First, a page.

Introducing a new dog to your home is an exciting time. Unveiling the puppy to your children and spouse will often result in excited emotions, happy smiles and maybe even a few glad tears. A puppy might give you a serious feeling of cuteness for a time, but it’s important that you know how to take care of it before you feel this. After all, the old saying is ‘a dog is for life, not just for Christmas.’
Our guide should help you do this:
You should purchase a select amount of products for your journey from the breeder and for when you bring them home. A nice and sizeable dog carrier, a blanket and food and water should be in your inventory already. Make sure your puppy has a nice bed to sleep in. Right now it’s unlikely you need a doggy cage, but you can buy one now if you deem necessary. Just be sure to find a size suitable for your animal. Purchasing a correctly fitting adjustable lead, as well as any medication your breeder or vet recommends.
In some countries such as the United Kingdom, it is now a legal must to microchip your dog. This allows for your dog to be registered. This can be used to identify your animal if it’s lost, and to register continual veterinary medical help it’s received. Your breeder will most likely have done this, but be sure to enquire just in case.
It’s important to set up your home in a suitable manner. Your little puppy will likely try and explore as much as possible, meaning that you need to gate access to certain rooms. Be sure to close the door to rooms you aren’t prepared for them to visit and potentially urinate in (it sometimes happens!) If you want to gate access to your staircase, consider purchasing small gates which prevent access.
Of course, if they’re too small to climb the stairs, this might not be a problem for now. Make sure there aren’t any sharp or blunt objects they could injure themselves on, and always figure out what the little puppy could climb on. They are energetic, and they will try to crawl over every square inch of space they can. Prepare for this.
Visiting a new home is a big deal for a puppy. It’s important to show them the space at a gentle pace, as it will take them some time to adjust. Show them the sights, sounds and smells of each room, and make sure they are being carried or accompanied in a supportive manner. They will likely desire to sniff everything they can put their nose to, and it’s important you give them this time. If you have loud sounds such as a flight path overhead, it’s important you introduce this sound in the right way, so they can get used to it.
Introduce your home the best way you can, and the animal is sure to appreciate it. If things upset them for now, help them back to a room they are more comfortable with, and introduce them slowly. Little things can set them off that pose no danger, and it’s important to help them realize this. A computer in your office making whirring sounds, a coffee machine or a door closing might make a puppy seem worried and in need of shelter, but some things they must adapt to. Just be sure to keep an eye on them to make sure they’re okay.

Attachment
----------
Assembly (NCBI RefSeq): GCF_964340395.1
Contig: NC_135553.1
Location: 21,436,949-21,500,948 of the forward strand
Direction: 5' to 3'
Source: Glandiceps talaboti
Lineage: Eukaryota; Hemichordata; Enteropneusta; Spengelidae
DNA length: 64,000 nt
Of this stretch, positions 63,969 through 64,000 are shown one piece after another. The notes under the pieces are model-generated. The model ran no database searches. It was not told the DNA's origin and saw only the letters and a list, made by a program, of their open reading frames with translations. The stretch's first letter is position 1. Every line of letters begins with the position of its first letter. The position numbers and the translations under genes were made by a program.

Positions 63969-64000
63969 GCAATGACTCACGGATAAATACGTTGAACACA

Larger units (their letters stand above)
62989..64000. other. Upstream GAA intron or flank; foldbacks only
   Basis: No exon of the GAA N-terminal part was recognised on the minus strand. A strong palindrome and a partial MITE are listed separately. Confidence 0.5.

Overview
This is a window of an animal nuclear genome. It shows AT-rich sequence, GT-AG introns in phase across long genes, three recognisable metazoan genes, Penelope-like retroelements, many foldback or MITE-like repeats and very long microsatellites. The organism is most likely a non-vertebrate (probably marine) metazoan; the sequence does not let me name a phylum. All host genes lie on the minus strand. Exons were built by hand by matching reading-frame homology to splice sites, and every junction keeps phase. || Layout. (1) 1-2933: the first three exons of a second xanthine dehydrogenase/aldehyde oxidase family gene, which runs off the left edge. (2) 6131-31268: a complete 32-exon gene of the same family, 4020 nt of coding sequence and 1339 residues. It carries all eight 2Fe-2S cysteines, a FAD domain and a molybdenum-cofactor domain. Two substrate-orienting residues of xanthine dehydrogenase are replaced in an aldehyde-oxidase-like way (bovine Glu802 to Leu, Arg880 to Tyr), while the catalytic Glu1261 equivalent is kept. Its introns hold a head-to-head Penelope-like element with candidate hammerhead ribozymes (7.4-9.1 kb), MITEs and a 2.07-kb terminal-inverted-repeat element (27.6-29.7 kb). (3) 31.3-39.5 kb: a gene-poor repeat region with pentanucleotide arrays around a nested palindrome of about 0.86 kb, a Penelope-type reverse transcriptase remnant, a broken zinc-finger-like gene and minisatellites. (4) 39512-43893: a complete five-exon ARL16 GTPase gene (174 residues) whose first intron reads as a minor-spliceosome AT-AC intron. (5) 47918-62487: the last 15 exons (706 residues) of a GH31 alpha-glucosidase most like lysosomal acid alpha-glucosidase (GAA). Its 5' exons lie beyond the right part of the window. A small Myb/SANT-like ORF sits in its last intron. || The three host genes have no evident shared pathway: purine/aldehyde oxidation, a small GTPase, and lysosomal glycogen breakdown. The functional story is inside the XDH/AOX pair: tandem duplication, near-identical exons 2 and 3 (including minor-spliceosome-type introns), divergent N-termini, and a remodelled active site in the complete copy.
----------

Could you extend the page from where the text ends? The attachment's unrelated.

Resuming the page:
Pooches will require different food depending on the breed, size and overall growth rate. Your breeder will likely recommend the best food possible, but if not then Google online depending on breed. You might be a complete vegan, but that doesn’t mean your dog won’t need some form of meat to enjoy their full nutritional advantages.
Also, be sure to research dog dietary supplements. This could be from high fibre foods for new puppies with bathroom issues, to full glucosamine for senior dogs. As they grow it’s important to chart the entire path of their nutritional need, so you can prepare and budget for it well in advance.
You might possess other pets. It’s important they are able to be introduced to the animal immediately. Carefully observe just in case the pets aren’t immediately friendly with one another. A small argument can lead to something bigger, so pull them away before this can develop. They might just have gotten off on the wrong foot for a silly reason hard to judge. Mostly though, your animals will get on fine, specifically if they see the family is accepting and loving them. Be sure to show your love to both animals in front of each other, as it shows they are now part of the unit.
Allow them both their own spaces initially. They will develop in connection. Ideally allow them to eat together, as this forms a sense of bonding and regularity in their schedule. We’re sure they’ll be friends in no time. You might also need to complete some form of socialized experience. Training a very young puppy often requires you introduce them to plenty of life experiences within and without your home.
It’s important they see stranger dogs and animals, as this prepares them for the world. A sheltered animal finds it difficult to leave the confines of your home, so be sure to take them on regular walks, any maybe even to a local trainer. This way they’ll meet all assortment of dogs in a controlled and looked after environment. This way they will understand the need to share space, perfect for becoming part of the family unit.
With these tips, you should have no trouble with your new puppy entering the household. Just make sure you treat it well. Most people consider their pets more as family members, and for good reason. We wish you the best of luck for your pets.